Primary biliary cholangitis (PBC) is a chronic autoimmune disease that damages the bile ducts in the liver leading to a harmful buildup of bile.
It primarily impacts women over 40 and can progress to liver failure if untreated. Understanding the common signs, diagnosis, treatment options, and lifestyle factors can help patients effectively manage this condition.
What Is Primary Biliary Cholangitis?
Primary biliary cholangitis (PBC) is a chronic autoimmune disease characterized by progressive destruction of the small bile ducts within the liver.
This leads to cholestasis, or impaired bile flow, resulting in a harmful buildup of bile acids and other toxins.
Symptoms Of Primary Biliary Cholangitis
The most characteristic PBC symptoms include:
Defeating fatigue and a general lack of energy as a result of the liver’s diminished ability to digest sugars and proteins.
The buildup of bile salts can cause many sections of the skin, including the hands, feet, and other areas of the body, to experience a painful itching sensation.
As bilirubin pigment accumulates, there is a yellowing of the skin as well as the whites of the eyes.
▪️ Abdominal discomfort
The inflammation and expansion of the liver can cause symptoms such as bloating, cramps, and pain in the upper right abdominal region.
▪️ High cholesterol
A decrease in the function of the liver might lead to an increase in LDL and triglycerides.
Other possible symptoms are dark urine, pale stool, bone loss, thyroid problems, and an enlarged spleen. Many patients are asymptomatic early on or have mild nonspecific symptoms, so blood tests are key for diagnosis.
Treatment Of Primary Biliary Cholangitis
While there is no cure for PBC, the first-line medication is ursodeoxycholic acid (UDCA) to improve bile flow. Additional therapies include:
▪️ Ursodeoxycholic Acid (UDCA) –
This medication is the first-line treatment for PBC. UDCA helps improve bile flow and reduce liver inflammation and scarring. It has been shown to slow disease progression and improve survival.
▪️ Obeticholic Acid
For patients who don’t respond adequately to UDCA, this medication can be added. Obeticholic acid further improves bile flow and liver function.
This bile acid-binding resin can help relieve itching symptoms but does not treat the underlying disease.
▪️ Vitamin Replacement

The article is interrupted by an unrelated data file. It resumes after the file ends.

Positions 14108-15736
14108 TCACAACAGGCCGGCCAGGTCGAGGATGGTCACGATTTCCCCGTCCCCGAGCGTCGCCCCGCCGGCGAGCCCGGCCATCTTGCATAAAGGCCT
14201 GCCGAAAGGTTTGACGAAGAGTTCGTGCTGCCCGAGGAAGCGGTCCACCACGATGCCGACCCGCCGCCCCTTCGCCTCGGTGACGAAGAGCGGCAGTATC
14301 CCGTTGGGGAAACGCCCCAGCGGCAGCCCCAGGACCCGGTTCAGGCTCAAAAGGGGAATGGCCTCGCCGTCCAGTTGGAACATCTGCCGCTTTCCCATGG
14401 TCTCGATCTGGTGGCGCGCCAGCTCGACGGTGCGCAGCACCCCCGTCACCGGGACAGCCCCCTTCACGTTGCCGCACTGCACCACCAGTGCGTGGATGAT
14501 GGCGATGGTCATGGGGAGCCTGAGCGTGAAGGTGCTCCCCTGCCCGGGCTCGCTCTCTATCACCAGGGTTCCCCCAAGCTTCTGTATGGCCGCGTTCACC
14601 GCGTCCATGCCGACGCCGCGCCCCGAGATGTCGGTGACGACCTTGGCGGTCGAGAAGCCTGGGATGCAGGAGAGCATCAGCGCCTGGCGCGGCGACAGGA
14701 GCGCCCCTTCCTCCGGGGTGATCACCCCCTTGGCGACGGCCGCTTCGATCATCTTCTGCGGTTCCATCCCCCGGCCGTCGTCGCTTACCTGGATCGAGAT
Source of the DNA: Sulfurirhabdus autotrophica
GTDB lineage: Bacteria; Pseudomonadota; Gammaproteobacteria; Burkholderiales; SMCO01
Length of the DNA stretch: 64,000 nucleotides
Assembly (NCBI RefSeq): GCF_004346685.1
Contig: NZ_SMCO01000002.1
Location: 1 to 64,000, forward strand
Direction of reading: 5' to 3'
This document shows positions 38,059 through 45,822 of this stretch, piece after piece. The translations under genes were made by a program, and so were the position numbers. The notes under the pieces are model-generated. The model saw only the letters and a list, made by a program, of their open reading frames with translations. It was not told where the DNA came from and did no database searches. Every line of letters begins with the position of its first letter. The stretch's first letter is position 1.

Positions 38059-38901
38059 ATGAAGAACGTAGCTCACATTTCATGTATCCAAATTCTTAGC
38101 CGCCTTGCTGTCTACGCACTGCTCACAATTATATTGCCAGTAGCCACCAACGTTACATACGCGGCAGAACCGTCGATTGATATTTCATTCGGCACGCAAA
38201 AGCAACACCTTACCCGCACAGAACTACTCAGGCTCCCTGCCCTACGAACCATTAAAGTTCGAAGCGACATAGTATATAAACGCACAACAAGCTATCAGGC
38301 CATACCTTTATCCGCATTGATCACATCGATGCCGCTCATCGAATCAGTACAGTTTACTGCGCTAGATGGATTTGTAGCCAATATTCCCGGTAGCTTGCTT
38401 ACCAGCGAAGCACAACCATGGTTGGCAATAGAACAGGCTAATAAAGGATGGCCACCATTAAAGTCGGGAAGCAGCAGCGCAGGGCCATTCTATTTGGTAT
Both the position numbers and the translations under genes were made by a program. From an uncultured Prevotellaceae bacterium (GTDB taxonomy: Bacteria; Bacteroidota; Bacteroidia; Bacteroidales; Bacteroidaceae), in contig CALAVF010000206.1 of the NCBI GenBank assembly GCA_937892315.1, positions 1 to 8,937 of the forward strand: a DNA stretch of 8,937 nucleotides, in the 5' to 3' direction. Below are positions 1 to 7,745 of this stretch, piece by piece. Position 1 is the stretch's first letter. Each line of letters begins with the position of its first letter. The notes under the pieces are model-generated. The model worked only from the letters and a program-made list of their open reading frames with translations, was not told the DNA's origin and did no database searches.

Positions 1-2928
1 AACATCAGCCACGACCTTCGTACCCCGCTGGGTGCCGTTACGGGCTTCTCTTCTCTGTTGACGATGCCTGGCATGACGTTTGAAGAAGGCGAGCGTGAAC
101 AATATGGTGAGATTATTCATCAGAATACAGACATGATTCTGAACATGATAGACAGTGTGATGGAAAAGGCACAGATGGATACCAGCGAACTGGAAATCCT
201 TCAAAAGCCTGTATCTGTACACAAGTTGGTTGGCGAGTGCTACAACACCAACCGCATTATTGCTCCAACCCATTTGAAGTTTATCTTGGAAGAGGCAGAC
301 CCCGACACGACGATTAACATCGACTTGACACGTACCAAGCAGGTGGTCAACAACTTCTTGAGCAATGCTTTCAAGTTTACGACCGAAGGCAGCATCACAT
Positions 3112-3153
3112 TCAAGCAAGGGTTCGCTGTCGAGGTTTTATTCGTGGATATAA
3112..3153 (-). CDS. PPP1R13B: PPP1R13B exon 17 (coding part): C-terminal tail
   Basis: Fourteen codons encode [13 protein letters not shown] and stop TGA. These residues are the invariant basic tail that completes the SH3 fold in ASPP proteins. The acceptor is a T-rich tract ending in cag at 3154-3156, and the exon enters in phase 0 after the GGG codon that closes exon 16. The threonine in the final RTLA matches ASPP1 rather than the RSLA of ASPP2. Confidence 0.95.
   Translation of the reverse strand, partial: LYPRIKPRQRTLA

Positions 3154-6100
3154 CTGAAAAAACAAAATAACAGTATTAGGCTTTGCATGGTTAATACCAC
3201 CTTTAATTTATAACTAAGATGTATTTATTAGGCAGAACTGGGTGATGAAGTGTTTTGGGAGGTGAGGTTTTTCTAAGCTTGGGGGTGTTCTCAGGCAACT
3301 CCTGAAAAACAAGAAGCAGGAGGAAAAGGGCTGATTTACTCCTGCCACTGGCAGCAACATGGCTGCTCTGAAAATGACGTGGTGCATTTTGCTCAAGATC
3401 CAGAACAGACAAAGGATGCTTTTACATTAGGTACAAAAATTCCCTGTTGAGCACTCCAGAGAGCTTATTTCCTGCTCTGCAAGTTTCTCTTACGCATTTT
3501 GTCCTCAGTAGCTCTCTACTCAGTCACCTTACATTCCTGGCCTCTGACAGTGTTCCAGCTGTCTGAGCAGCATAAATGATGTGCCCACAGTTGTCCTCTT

Supplements of fat-soluble vitamins A, D, E, and K are often needed as malabsorption is common with PBC. Calcium and vitamin D supplementation is also recommended.
▪️ Liver Transplant
For patients with end-stage PBC who develop liver failure, a liver transplant may be necessary. This provides normal bile flow again.
▪️ Lifestyle Changes
Avoiding other liver toxins can help preserve liver function. This includes restricting alcohol intake and certain medications that stress the liver.
▪️ Treatment of Complications –
Associated conditions like osteoporosis, thyroid disease, and vitamin deficiencies should also be treated properly.
Ongoing follow-up is key, with bloodwork to assess response to therapy and screen for complications. Liver imaging may be used to track structural changes.
Alongside medications, avoiding potential liver toxins like alcohol is recommended. Monitoring for osteoporosis with bone density scans is also advised. Supportive care from a hepatologist is key.
Primary Biliary Cholangitis and Diet
No specific diet is universally recommended, but some dietary adjustments may help:
|Decreases demands on the liver to metabolize fats.
|Prevents fluid retention that stresses liver.
|Calcium and vitamin D
|Support bone health.
|Prevents fluid retention that stresses the liver.
|Can stress the liver. Get nutrients from food instead.
Maintaining adequate nutrition with fruits, vegetables, lean proteins, and whole grains is important, as PBC increases calorie requirements. A registered dietitian can provide guidance.
Diagnosis of Primary Biliary Cholangitis
PBC diagnosis involves:
➜ Physical exam – Assesses liver enlargement and jaundice.
➜ Blood tests – Checks liver enzymes (ALK phosphatase) and antibodies (ANA and anti-mitochondrial antibodies).
➜ Imaging – Ultrasound or MRI to visualize liver abnormalities.
➜ Liver biopsy – Examines bile duct inflammation but is often not required for diagnosis.
Based on test results, PBC is staged from early stage 1 (mild) to stage 4 (cirrhosis). Accurate staging helps guide treatment and predict the prognosis.
Frequently Asked Questions
The exact cause is unknown but it involves autoimmune destruction of the bile ducts. Genetic and environmental factors likely contribute.
With treatment, most patients live a normal lifespan. 10-15% eventually require a liver transplant.
In PSC, the bile ducts become scarred and narrowed. PBC causes immune-mediated bile duct destruction.
There is no known cure yet, but medications paired with lifestyle modifications can help slow progression and manage symptoms.
PBC arises when the body’s immune system attacks bile duct cells leading to progressive liver damage.
Early diagnosis, proper treatment, and healthy lifestyle habits are key to preserving liver function and quality of life.
Patients should have regular monitoring with both medical and holistic support.